Armenia’s stance on anti-tobacco law

Armenia’s stance on anti-tobacco law

Russia initiated an anti-tobacco law in 2012, seeking to curb smoking.

Russia submitted an anti-tobacco law to Parliament late October 2012, seeking to curb smoking and overcome opposition from cigarette makers.

PanARMENIAN.Net - In February 2013, a tough new bill passed by parliament banned smoking in Russia from restaurants, long-distance trains and housing block entrance halls under. It is now expected to be passed by the upper chamber and signed off by President Vladimir Putin.

Russia has one of the highest smoking rates in the world, with more than four in 10 Russians considered smokers. If, as expected, the bill becomes law, the first new restrictions will come into force on 1 June.

On that date, smoking will be banned within 15m (yds) of entrances to stations, airports, metro stations and ports; in workplaces; in entrances to apartment blocks; and in children's playgrounds and on beaches.

Exactly one year later, smoking will be banned on long-distance trains and ships; in hotels; in restaurants, bars, cafes, shops and markets; and on suburban railway platforms.

Under the bill, a minimum retail price will be set for tobacco and its sale and advertising will be restricted. The legislation meets some of the recommendations outlined in a World Health Organization report on smoking in Russia published in 2011.

According to that report, the retail price of a pack of 20 of the cheapest brand of cigarettes in 2010 was 11 roubles (£0.23; $0.36; 0.27 euros) while a popular Western brand sold for 48 roubles (£1; $1.6; 1.2 euros), foreign media report.

Is it necessary to introduce a similar law in Armenia?

Physicians, human rights defenders and business community in general, positively estimate this draft law, although remind about violation of 44 million smokers’ rights during implementation of government’s anti tobacco course, and insist on public discussion of the document, PMI representative said.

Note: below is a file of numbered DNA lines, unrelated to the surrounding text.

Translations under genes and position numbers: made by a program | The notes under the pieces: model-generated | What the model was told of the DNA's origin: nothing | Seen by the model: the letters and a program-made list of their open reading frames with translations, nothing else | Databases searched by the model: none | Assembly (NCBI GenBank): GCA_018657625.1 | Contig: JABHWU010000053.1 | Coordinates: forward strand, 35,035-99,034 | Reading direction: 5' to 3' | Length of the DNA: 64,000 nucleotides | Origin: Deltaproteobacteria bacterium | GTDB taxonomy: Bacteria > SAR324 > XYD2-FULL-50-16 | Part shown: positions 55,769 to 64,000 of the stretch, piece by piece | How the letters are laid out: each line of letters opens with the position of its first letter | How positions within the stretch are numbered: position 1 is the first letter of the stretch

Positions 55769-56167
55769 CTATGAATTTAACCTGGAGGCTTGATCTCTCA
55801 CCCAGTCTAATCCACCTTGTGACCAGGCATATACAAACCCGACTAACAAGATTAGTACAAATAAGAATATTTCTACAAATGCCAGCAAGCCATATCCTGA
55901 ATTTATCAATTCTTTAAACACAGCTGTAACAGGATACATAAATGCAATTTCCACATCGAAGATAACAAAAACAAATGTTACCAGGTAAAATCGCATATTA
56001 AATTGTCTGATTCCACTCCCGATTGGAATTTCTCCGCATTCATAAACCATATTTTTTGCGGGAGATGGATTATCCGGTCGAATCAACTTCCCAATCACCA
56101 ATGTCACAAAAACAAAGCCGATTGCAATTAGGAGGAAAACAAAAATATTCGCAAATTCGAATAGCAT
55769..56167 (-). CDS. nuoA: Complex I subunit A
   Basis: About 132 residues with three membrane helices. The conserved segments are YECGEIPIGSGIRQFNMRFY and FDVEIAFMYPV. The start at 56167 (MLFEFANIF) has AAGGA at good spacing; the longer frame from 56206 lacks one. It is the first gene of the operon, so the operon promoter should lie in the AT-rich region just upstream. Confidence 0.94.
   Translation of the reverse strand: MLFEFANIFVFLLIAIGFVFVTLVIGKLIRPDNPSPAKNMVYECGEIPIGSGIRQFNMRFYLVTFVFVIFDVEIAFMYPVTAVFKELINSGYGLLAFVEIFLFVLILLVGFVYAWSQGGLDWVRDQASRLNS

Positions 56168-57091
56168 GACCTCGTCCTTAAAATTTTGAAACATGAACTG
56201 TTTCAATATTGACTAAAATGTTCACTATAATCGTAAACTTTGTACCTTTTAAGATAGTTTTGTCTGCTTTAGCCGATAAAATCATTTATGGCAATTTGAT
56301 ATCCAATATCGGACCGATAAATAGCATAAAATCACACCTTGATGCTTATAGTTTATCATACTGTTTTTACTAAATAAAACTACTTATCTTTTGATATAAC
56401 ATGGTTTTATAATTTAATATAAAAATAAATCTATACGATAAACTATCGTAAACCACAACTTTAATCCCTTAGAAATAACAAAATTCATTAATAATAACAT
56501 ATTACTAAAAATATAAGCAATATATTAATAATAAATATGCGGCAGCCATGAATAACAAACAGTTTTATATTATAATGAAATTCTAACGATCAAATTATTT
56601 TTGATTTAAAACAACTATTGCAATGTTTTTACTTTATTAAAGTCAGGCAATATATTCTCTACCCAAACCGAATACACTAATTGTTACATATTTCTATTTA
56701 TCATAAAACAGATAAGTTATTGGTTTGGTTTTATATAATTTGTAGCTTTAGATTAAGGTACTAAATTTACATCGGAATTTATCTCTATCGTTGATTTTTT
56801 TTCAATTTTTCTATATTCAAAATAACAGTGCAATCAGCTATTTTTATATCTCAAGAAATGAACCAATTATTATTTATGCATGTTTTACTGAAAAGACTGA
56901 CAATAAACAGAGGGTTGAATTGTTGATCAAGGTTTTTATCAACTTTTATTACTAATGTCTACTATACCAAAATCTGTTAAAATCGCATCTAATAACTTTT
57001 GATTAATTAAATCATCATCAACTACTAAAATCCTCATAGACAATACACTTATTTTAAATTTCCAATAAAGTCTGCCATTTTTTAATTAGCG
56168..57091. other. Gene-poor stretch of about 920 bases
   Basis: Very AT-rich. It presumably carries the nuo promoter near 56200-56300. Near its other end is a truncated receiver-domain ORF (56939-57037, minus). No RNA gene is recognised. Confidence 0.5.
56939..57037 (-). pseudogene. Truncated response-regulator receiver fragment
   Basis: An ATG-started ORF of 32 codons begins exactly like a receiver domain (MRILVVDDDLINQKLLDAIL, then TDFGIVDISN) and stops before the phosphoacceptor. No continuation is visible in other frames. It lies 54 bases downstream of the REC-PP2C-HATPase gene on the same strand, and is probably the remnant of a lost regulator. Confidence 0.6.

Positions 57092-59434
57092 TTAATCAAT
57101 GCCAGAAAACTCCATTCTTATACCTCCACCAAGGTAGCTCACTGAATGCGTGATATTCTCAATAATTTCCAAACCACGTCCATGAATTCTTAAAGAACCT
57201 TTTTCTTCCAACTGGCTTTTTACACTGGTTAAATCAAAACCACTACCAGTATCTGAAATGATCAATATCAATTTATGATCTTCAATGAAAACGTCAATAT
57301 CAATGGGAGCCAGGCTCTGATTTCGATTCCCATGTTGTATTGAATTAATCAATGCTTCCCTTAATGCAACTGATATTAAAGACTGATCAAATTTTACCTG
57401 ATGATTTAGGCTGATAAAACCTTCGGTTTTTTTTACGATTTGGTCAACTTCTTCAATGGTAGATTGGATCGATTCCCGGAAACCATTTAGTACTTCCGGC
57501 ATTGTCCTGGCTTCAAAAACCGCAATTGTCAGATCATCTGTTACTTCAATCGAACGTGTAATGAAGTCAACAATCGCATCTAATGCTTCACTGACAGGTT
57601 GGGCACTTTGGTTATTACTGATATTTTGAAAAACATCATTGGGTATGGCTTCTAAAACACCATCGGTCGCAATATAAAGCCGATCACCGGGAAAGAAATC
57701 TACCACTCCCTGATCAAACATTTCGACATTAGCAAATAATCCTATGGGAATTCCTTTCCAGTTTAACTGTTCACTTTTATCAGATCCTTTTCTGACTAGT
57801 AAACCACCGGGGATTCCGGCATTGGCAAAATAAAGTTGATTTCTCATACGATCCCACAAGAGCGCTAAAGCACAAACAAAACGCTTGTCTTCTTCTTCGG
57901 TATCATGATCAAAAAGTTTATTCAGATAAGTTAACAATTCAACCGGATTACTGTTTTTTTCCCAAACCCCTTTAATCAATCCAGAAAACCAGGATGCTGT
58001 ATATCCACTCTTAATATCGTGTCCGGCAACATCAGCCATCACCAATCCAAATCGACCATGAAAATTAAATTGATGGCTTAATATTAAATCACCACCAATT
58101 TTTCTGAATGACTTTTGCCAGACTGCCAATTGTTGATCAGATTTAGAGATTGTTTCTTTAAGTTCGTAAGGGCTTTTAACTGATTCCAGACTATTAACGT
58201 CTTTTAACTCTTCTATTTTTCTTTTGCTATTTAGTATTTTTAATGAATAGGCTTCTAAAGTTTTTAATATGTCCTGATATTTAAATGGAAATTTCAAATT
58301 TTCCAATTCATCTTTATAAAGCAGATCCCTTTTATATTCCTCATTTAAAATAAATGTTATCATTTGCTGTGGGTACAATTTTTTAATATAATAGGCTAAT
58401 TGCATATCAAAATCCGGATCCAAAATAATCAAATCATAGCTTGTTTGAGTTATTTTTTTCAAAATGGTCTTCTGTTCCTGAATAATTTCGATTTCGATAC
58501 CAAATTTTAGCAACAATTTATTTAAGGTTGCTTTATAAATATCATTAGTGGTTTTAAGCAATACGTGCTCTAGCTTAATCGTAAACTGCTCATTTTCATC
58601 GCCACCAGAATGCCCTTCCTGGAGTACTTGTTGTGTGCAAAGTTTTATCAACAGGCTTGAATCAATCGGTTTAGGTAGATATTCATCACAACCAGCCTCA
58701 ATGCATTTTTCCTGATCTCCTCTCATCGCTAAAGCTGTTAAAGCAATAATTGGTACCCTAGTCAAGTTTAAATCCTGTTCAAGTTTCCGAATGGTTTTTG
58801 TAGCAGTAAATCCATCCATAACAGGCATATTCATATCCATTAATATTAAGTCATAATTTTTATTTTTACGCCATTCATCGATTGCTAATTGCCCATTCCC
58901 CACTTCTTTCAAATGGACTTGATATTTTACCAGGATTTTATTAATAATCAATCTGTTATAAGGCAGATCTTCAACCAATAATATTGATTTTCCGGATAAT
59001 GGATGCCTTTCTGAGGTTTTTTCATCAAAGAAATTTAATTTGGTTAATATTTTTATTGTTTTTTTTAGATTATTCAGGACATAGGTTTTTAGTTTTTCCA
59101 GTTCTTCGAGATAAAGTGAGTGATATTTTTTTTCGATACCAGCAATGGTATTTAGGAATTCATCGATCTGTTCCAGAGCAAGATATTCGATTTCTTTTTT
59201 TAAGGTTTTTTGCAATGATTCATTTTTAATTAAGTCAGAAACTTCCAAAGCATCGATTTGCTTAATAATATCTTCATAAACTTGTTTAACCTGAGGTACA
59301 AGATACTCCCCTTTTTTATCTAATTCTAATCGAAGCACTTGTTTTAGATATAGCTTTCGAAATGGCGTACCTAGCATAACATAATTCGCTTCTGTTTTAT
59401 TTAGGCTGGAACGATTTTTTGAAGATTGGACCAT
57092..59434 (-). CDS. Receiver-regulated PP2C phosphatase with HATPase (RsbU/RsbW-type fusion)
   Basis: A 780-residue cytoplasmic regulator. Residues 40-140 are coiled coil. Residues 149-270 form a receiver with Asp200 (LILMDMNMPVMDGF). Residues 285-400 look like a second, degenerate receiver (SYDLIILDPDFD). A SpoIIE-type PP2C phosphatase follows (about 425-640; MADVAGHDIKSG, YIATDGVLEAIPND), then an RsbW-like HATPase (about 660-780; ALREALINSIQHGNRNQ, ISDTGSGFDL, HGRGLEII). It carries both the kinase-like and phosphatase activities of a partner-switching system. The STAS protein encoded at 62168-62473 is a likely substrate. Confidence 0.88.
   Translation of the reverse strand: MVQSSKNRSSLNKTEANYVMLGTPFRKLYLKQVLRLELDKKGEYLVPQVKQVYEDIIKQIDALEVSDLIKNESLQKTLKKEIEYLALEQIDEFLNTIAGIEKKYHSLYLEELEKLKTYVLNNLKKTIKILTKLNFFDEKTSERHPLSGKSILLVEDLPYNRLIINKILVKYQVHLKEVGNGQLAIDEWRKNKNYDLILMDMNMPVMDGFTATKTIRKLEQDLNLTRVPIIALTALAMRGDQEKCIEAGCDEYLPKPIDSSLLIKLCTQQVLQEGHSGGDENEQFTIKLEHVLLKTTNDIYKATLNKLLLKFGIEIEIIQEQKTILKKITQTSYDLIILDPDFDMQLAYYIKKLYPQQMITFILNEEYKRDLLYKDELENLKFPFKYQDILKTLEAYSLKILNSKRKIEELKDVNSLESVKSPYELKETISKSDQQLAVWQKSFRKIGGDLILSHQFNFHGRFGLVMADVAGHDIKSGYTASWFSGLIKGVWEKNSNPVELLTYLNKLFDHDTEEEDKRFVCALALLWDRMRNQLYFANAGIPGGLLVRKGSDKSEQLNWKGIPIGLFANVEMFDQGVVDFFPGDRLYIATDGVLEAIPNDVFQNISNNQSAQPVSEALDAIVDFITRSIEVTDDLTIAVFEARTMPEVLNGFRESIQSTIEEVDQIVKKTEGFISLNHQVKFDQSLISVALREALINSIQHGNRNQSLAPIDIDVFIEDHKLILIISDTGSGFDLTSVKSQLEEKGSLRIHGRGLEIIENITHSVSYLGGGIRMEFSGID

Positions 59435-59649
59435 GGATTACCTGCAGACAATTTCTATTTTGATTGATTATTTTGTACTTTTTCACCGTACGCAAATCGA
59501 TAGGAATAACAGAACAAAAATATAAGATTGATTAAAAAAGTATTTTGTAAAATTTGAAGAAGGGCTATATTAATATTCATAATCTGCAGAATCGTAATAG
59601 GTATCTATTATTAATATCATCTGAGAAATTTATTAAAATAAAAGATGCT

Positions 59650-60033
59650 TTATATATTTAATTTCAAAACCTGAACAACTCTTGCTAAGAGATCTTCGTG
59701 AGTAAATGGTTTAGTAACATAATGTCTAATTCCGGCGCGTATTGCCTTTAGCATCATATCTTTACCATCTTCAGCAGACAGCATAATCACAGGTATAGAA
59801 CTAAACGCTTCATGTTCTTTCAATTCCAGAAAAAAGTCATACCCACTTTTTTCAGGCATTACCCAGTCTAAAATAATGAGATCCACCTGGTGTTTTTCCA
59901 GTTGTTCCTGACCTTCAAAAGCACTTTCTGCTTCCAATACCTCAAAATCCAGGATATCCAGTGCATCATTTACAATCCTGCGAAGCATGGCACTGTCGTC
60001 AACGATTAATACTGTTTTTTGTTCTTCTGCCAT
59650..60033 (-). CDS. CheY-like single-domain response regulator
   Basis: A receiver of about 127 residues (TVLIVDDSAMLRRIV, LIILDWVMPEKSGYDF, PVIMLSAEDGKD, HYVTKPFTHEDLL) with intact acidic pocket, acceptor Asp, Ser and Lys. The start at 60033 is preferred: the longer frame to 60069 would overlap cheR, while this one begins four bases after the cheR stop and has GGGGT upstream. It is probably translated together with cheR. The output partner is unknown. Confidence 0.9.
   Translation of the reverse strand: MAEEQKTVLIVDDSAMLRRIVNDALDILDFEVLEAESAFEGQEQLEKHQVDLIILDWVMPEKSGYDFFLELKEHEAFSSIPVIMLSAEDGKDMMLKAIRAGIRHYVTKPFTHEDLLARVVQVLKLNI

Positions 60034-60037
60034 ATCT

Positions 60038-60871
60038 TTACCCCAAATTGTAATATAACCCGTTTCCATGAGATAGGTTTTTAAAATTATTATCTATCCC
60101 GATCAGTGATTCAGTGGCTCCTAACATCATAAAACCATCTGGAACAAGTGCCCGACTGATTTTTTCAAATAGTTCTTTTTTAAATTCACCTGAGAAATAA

Human rights defenders believe that Russia has taken the right direction on nation health improvement. These measures correspond to the practice of foreign developed countries, where special areas are designed for the smokers, and the population maintains a healthy lifestyle).

A representative of Philip Morris Armenia LLC, Philip Morris International (PMI) affiliate, shared views on Armenia’s regulations in tobacco sector with PanARMENIAN.Net .

Philip Morris Armenia LLC (PMA) is an affiliate of Philip Morris International (PMI), and PMA position on tobacco regulation is the following: because cigarette smoking is addictive and causes serious diseases in smokers, tobacco products should be marketed responsibly. PMA supports clear and enforceable regulation of tobacco marketing and advertising, including bans on certain types of advertising, such as television, radio and billboard. Some communications are both appropriate and necessary in a competitive market. Manufacturers should have the ability to communicate with adult consumers about products in places where cigarettes are sold. Public health objectives can be met while still allowing adult smokers to receive information about the different brands that are available to them. Our intention is to work cooperatively and constructively to achieve effective and practical tobacco control legislation and to address issues that are of legitimate concern to both governments and consumers.

Is it possible to resolve the smoking problem by a simple ban?

Simple ban on public smoking or marketing of tobacco products will not resolve the smoking problem. We believe that the conclusions of public health officials on the health effects of second-hand smoke warrant restrictions on public place smoking, including bans in many locations. A balance should be struck, however, between the desire to protect non-smokers, especially minors, from exposure to second-hand smoke, and allowing the millions of people who smoke to do so in some public places.